Victims of Jeffrey Epstein’s alleged sex-trafficking ring are getting the chance to go after their alleged abusers and their enablers thanks to New York’s Adult Survivors Act, a new law that gives sexual assault victims a one-year window to sue even after the statute of limitations has expired.
A woman has accused billionaire Leon Black of raping her two decades ago in Epstein’s Manhattan mansion. Black is the co-founder of private equity firm Apollo Global Management Inc (NYSE: APO).
Cheri Pierson alleges that the billionaire, who was introduced to her by Epstein, physically overwhelmed her without her consent and caused “excruciating pain.” Pierson, who was at the time a cash-strapped single mother, had initially been commissioned by Epstein to give Black a massage for $300.
She said that when they were introduced, Epstein had described Black as someone who could “help” her, implying her financial needs. Pierson also said that Black began calling her after the alleged incident at Epstein’s mansion, saying that he felt “bad” and that he “wanted to talk.”
Pierson then met her at a bar in the St. Regis Hotel where Black gave her $5,000, in the guise of helping her with her credit card debt. She said that he had called her again later asking to see her but she refused.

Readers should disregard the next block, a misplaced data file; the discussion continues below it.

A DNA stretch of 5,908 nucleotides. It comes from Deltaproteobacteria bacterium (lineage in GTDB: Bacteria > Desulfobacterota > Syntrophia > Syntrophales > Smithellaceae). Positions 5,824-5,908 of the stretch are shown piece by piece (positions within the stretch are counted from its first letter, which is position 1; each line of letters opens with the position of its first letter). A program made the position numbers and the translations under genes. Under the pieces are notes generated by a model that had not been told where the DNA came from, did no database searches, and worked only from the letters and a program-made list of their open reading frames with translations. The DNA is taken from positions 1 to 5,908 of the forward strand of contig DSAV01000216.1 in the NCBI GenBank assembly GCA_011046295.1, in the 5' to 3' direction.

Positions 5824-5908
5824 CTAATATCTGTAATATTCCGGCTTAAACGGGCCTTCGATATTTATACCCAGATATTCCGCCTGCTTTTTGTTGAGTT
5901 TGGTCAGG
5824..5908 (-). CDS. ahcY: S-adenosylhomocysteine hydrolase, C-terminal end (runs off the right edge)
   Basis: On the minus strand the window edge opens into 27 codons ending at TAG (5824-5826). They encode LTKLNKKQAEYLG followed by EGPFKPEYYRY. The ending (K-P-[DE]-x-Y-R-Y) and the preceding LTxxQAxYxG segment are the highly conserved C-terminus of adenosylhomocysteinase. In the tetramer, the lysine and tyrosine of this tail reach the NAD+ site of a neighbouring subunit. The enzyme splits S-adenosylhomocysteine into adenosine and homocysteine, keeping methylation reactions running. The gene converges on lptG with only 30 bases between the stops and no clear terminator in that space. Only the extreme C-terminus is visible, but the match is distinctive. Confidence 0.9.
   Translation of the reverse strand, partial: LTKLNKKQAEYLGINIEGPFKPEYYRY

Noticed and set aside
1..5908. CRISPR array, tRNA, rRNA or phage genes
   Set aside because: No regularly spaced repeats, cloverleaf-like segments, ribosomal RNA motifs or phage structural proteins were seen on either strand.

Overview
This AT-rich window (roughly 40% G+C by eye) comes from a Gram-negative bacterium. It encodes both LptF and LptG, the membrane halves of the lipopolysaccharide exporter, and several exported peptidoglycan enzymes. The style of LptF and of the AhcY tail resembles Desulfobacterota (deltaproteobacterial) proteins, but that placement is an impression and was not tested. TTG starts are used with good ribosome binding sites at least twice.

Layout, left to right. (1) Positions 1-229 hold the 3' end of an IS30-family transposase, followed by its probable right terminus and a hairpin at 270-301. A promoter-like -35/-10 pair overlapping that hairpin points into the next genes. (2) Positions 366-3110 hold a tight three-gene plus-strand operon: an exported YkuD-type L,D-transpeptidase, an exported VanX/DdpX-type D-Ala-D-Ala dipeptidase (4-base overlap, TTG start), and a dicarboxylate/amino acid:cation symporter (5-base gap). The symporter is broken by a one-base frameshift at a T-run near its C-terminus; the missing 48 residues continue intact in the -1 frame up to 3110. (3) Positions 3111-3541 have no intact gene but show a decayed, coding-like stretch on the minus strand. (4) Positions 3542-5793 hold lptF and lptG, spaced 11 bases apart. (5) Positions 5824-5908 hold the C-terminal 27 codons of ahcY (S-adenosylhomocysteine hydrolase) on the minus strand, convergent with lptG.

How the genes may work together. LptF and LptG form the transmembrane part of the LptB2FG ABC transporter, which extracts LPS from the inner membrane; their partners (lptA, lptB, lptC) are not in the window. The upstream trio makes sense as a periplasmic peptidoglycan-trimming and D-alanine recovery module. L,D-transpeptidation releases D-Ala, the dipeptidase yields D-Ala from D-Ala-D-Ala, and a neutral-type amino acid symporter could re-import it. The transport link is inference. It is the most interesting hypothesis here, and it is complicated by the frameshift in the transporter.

The lawsuit seeks unspecified damages from Black for sexual assault and intentional infliction of emotional distress, and from Epstein’s estate for negligence. She is being represented by Wigdor LLP, the same firm representing Guzel Ganieva, a former model who sued Black for defamation in June 2021, saying that he falsely claimed that she tried to extort him after accusing him of rape.
Susan Estrich, a lawyer for Black, said that the suit is “categorically false and part of a scheme to extort money from Mr. Black by threatening to destroy his reputation … We intend to defeat these baseless claims.”
In a November 19 letter to the Wigdor firm, Estrich said that “Mr. Black never sexually assaulted anyone anywhere at any time,” adding that he may sue for defamation or seek sanctions if Pierson proceeds with the lawsuit.
An earlier investigation into the relationship between Epstein and Black saw that Black paid Epstein $158 million between 2012 and 2017 for advisory services — well after Epstein pleaded guilty to felony charges for soliciting an underage prostitute.
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